Technology in the classroom has led to some amazing advancements in everything from personalization and comprehension to classroom management and more. But there have been some bumps in the road, particularly where home access to technology is concerned. If teachers are assigning homework that requires Internet access (like watching digital lectures, or taking an online quiz), then low-income students are already at a disadvantage.
The Pew Internet & American Life Project released a comprehensive report Thursday on technology in the classroom, and in the report, researchers for the first time measured the difference in technology use in high-income versus low-income schools.
Teachers of the lowest income students were more likely to say that incorporating digital technology into their daily routine is a struggle across the board. Some 56% of teachers of students living near or below the poverty line said that they struggle with their students’ lack of access to digital technologies, compared to 21% of those teaching the highest income students.
When it comes to access, teachers of the lowest income students were more likely to report limited access to digital tools both at school and at home. Only 3% said that all or most of their students have access to digital tools at home, while 45% said they have sufficient access at school. By comparison, 52% of teachers of upper-middle and higher income students said that most or all of their students have sufficient access to technology at home, while 67% said they have sufficient access in school.
Here’s a sobering number: fully 84% of teachers surveyed agreed to some extent (strongly or somewhat) with the statement that “Today’s digital technologies are leading to greater disparities between affluent and disadvantaged schools and school districts.”
A full 39% of teachers of low-income students say that their school is “behind the curve” when it comes to incorporating digital technologies into the classroom, compared to just 15% of teachers of high-income students.
Additionally, teachers of low-income students were more than twice as likely as those of high-income students (56% vs. 21%) to say that their students’ lack of access to digital technologies is a “major challenge” to incorporating more digital tools into their teaching.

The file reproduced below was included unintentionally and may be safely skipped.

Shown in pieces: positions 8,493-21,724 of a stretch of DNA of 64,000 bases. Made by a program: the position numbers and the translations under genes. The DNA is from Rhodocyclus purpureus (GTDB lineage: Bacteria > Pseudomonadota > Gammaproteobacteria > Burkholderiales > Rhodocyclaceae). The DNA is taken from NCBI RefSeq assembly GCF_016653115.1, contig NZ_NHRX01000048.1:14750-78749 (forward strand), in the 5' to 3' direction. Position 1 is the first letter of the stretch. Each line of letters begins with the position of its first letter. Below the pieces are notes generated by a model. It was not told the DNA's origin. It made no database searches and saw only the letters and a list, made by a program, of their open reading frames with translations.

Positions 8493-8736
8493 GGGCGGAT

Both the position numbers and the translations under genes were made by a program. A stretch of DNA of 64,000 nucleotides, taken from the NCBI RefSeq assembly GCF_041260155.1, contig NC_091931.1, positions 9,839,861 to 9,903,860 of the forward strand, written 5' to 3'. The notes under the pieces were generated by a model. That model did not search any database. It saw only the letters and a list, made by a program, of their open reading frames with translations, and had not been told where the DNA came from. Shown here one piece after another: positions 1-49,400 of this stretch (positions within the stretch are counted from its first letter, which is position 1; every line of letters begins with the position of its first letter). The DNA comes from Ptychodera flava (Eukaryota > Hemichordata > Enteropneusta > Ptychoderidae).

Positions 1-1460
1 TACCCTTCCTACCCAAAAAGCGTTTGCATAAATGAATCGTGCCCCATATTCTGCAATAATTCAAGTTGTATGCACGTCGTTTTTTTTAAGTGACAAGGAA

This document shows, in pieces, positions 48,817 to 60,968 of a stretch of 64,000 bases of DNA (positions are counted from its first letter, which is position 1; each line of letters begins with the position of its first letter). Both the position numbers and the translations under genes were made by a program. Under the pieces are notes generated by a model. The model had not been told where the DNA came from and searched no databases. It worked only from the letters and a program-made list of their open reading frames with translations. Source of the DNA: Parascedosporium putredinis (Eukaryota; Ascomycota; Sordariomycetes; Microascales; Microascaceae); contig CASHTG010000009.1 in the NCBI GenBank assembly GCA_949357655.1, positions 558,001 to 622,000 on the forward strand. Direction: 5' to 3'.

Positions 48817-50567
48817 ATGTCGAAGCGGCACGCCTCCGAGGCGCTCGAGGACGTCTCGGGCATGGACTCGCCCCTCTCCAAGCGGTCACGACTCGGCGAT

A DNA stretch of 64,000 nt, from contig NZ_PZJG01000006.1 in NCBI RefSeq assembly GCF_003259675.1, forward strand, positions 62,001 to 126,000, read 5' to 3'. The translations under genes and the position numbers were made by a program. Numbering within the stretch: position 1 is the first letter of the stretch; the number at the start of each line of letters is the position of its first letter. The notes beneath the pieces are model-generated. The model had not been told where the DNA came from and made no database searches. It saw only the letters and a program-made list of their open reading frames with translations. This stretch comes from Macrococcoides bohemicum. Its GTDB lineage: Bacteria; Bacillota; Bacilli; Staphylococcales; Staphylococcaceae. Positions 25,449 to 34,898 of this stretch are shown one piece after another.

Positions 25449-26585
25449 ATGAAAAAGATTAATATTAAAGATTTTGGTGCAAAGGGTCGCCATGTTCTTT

This isn’t surprising, as teachers are more likely than the general adult population to use digital technology. They’re more likely to own laptops and gadgets, including e-readers and tablets, and they’re incorporating technology into their classrooms at higher rates. Some 97% are using projectors or laptops connected to another digital device, 73% are using cell phones or smartphones in the classroom, and 67% are using digital cameras in the classroom.
But students’ access to these devices and technologies at home varies by income. In a November survey of the general population, Pew researchers found that only 59% of households earning less than $30,000 a year have an Internet connection, compared to 96% of those earning more than $75,000 a year. And only 30% of those living in households earning $30,000 or less own a smartphone, compared to 70% of those in $75K and up households.
Pew Internet Project Director Lee Rainie notes that those figures apply to all adults and are not limited to families with middle- or high school aged children. Those households with teenagers would likely have higher rates of Internet and smartphone adoption, but a disparity among incomes would still be evident, he said.
“Digital technologies have become essential instructional tools for the vast majority of teachers in this study,” said Kristen Purcell, Associate Director for Research at the Pew Internet Project, in a statement. “Yet, not all teachers feel that they and their students have the access they need to these tools or the resources necessary to use them effectively. Teachers whose students are from the lowest income households feel they are at a disadvantage when it comes to using the internet and other digital tools such as cell phones, tablet computers and e-readers to enhance the learning process.”
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